I won't say the 'average' teacher has issues with the rapidly changing ed tech classroom. I would say 'normal' teachers do. The complexities of the nano-second ed tech progress confuses even the techies. Now the Common Core requires testing online soon and very soon K-12.

Try not to panic, 92% of teachers that are floundering with these all pervasive, complex, overwhelming classroom changes. Don't cry. You are not alone. Not really.
  • Where can I find help? We're going to Chromebook.  I'm a teacher with not much tech expertise.  
Google Chromebook is a good deal for many districts. And the students can really learn to write with it. I have an affiliation with a district that I feel represents the complexities of rural, poor, and tech challenged students and their teachers. They have just acquired 1:1 Chromebooks in the classroom for grades 2-12 . Just weeks ago. The only required training for teachers was the very first level for Google Certified Teachers, and they are walked through it district assistance. Is that enough? For the great number of average teachers who only go online maybe for Facebook, no. What should I do if I'm a teacher in this category? Here are some resources: 

Educational Technology and Mobile Learning

Understanding Google Certification 

Chrome: Getting started

This is a quote from this page. DON'T YOU FEEL BADLY after reading it. If you are a teacher, such as myself, who has actually spent 24-7 planning and teaching and not sitting in your computer chair--this isn't that simple to you. So here is the smug quote:

It’s easy to get started with a Chrome device, whether you are an IT administrator, a teacher or a student. There’s no steep learning curve standing in the way of learning, teaching and sharing, and the web-based management console makes it easy to administer a fleet of Chrome devices.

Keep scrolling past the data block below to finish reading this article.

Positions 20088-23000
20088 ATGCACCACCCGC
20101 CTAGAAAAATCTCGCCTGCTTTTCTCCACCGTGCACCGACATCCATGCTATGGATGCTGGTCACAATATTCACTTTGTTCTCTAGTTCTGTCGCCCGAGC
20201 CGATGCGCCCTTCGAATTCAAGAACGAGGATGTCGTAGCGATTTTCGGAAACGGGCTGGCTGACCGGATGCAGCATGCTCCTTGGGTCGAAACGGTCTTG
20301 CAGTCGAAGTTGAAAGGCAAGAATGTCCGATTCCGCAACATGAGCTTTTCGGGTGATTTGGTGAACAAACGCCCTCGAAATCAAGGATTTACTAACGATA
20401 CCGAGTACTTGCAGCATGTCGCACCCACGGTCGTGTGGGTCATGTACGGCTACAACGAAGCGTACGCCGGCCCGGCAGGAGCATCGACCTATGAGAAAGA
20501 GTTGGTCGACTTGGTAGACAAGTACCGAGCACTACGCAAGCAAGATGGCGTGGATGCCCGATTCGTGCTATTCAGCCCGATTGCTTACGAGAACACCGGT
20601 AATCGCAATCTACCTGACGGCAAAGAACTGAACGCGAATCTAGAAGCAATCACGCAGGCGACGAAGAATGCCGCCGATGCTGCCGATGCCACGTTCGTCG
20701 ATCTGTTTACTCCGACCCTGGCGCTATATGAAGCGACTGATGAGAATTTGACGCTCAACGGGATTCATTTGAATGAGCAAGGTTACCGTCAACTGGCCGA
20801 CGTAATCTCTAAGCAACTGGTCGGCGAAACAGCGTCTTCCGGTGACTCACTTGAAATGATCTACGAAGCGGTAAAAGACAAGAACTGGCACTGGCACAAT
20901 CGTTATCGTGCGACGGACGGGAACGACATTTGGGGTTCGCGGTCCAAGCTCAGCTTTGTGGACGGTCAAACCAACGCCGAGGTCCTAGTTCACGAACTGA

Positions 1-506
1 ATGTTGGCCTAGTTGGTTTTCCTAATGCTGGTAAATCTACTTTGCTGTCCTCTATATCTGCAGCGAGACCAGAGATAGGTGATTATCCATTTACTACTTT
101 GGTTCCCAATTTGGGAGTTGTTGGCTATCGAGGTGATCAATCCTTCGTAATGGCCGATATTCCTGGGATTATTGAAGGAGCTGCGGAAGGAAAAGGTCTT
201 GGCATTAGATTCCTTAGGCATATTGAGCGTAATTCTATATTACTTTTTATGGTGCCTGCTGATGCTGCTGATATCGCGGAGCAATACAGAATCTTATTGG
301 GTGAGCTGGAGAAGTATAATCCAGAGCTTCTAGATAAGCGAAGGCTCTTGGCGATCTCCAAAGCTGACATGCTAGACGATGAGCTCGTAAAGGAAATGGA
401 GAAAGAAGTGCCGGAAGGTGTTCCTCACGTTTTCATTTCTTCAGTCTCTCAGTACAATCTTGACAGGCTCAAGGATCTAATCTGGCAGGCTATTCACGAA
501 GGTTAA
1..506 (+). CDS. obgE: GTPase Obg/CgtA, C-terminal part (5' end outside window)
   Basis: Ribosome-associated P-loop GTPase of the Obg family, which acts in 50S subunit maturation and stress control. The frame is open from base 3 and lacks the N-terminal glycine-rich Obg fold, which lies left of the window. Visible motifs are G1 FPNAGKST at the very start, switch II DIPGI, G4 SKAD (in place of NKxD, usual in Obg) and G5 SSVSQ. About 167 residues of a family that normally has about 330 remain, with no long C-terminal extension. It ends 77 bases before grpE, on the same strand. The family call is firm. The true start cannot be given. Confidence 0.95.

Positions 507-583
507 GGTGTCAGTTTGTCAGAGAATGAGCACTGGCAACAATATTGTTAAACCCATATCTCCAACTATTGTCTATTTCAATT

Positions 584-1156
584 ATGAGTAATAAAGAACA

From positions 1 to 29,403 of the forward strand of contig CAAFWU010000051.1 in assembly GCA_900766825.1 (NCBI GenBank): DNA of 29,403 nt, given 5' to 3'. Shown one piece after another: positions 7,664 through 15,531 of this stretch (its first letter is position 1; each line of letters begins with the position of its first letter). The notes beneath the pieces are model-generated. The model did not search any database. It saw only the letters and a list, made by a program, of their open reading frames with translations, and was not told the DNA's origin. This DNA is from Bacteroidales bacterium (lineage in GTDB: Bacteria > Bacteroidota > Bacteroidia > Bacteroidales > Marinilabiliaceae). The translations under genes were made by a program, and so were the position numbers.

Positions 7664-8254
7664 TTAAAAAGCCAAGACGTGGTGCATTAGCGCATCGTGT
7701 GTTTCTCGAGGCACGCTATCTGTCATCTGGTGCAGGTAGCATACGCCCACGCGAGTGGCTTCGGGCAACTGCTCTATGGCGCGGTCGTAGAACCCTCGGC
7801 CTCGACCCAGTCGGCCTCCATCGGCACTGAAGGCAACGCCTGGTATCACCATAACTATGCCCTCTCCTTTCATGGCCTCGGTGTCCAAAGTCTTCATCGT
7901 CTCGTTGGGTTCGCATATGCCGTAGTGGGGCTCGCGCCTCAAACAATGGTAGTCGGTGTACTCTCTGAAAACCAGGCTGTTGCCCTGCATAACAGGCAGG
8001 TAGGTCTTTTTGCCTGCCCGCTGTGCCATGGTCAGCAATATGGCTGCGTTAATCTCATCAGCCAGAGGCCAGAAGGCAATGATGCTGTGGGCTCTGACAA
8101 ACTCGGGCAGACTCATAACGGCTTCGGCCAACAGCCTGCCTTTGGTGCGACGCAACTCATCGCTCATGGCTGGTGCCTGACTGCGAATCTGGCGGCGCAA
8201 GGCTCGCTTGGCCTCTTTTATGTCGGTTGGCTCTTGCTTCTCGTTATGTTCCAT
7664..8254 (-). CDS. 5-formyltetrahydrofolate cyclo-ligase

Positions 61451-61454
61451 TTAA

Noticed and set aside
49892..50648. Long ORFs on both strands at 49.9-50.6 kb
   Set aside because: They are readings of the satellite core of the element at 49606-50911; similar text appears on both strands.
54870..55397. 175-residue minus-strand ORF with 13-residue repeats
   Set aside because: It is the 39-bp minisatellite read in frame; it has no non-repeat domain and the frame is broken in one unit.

I really despise the stuck-up attitude given by some of the ed tech community. We are not stupid, and we have legitimate questions. Don't you tell me, sonny, there's no steep learning curve. Anywho, ask for help, from your grade level, from the tech person, from family. You could pray about it. Don't give up. Some teachers I spoke to said they were retiring because of the changes with ed tech. Retire if you are ready, not to avoid learning something new.

  • I'm a Principal and my teaching staff has the deer-in-the-headlights-look when we talk about ed tech at staff meetings. Its just about an emergency. What to do?
Be reassuring. Remember teaching? Evaluate your students (staff) and differentiate instruction. Organize trainings lead by compassionate ed tech savvy staff that won't embarrass or leave the teachers behind. Maybe there's a Special Ed. teacher who knows ed tech and could do this for you. I'm actually not joking about that. Don't take the teachers' word that they understand ed tech, (their jobs depend on this, they'll smile and nod just like a student), check for understanding through walk-throughs, demonstrations, asking the right questions in a non-threatening environment. Just like a good teacher. Grade level reports with evidence of success. Remember teaching? Check for understanding and, as we all know, teachers (and everyone else) don't do what you expect, they do what you inspect. Ed leadership has to actively support ed tech learning with your staff. Your future test scores depend on your teachers knowing ed tech. Here are some resources: